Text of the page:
Duncan Baker, leader of the Conservative group at NNDC and a vocal proponent, says ditching the project represents a failure to grasp a "huge opportunity".
"A council has a duty to create infrastructure and we absolutely have to create business enterprise opportunities in the west of the district," said Mr Baker.
"The current Liberal Democrat administration thinks it cannot take risks with public money. This would've put a real marker down and it's a total waste of public money to scrap the project at such an advanced stage.
"By not creating jobs in the west, what signal does that send? It says we don't believe in you, no one's going to take these business units, so we're not going to bother."
Amid accusations of showing reluctance to invest, NNDC leader Sarah Butikofer defended the Liberal Democrat administration's handling of the saga.
"We had nothing but support for Egmere but, five years on, only two businesses had shown an interest," said Mrs Butikofer. "We simply could not proceed on that basis.
"We have set out in our budget amendment that we are happy to spend money, but it has to be spent in the right areas and provide a return for people.
"It still retains its status as an enterprise zone at the current time and, if someone comes to us tomorrow saying they would take a unit, we would probably reopen it."
Withdrawal of the ... project has raised questions over the continued growth of offshore energy, which looked set to flourish thanks to the enterprise zone's numerous perks.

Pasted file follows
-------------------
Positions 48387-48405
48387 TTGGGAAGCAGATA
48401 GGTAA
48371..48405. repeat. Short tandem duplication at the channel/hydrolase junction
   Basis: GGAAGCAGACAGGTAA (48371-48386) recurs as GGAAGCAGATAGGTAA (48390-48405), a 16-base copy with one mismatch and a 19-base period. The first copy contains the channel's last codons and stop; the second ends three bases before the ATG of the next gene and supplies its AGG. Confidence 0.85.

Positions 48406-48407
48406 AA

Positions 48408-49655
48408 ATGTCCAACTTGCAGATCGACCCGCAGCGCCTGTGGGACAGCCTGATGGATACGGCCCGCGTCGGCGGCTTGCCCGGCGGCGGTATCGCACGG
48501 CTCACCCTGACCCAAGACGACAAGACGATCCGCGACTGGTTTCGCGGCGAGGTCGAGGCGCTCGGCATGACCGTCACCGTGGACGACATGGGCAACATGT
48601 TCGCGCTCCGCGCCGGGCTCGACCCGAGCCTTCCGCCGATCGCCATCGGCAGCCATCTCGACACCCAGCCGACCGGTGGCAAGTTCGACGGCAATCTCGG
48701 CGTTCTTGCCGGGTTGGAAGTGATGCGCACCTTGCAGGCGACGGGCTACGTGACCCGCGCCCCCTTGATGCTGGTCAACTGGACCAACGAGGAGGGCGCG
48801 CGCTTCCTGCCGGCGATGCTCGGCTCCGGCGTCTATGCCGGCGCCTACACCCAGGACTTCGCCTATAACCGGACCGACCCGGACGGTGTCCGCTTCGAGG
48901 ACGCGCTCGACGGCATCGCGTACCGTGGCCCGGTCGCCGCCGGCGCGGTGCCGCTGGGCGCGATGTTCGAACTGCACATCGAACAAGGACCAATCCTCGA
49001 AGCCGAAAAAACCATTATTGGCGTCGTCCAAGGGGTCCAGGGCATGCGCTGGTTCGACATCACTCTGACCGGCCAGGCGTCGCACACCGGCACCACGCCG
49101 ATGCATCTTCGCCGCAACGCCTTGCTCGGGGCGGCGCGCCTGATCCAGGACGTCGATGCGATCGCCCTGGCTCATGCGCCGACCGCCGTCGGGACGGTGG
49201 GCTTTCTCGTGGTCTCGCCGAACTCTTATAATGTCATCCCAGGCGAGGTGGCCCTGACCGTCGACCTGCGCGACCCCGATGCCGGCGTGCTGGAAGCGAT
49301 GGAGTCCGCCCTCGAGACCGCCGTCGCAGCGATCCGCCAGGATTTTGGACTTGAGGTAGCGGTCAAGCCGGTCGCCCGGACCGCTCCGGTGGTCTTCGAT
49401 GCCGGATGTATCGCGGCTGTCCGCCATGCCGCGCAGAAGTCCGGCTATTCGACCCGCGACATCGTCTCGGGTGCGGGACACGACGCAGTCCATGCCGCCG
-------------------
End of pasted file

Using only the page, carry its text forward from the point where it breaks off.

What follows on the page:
Simon Gray, CEO of East of England Energy Group, says Egmere Business Zone's location meant it faced an uphill battle from the very beginning.
"The Egmere situation is really unfortunate," said Mr Gray. "We welcome any development that may provide skilled jobs, but the question is whether they are on suitable sites.
"North Norfolk District Council had a strong approach to try and boost the region. There is no problem with Wells and the surrounding area, but industry tends to go to the best places for their business needs.
"Realistically the growth is likely to be higher up the coast, with our colleagues in Humber or down in Great Yarmouth and Lowestoft."
Wells harbourmaster Robert Smith, a supporter of offshore energy growth in the region, believes the focus must instead switch to educating the next generation of skilled workers.
He added: "Egmere was initially a good idea and there was a lot of potential, especially with the Sheringham Shoal wind farm already established.
"The thing is, it was always going to be difficult because it was outside a town and I'm not sure whether businesses wanted to be based there.
"I'm disappointed Egmere has been scrapped because encouraged businesses to come to the area, but I'm hopeful going forward.
"The future in terms of skilled jobs is in apprenticeships. We have to engage with schools in the area and give young people the necessary skills so they can go into the industry."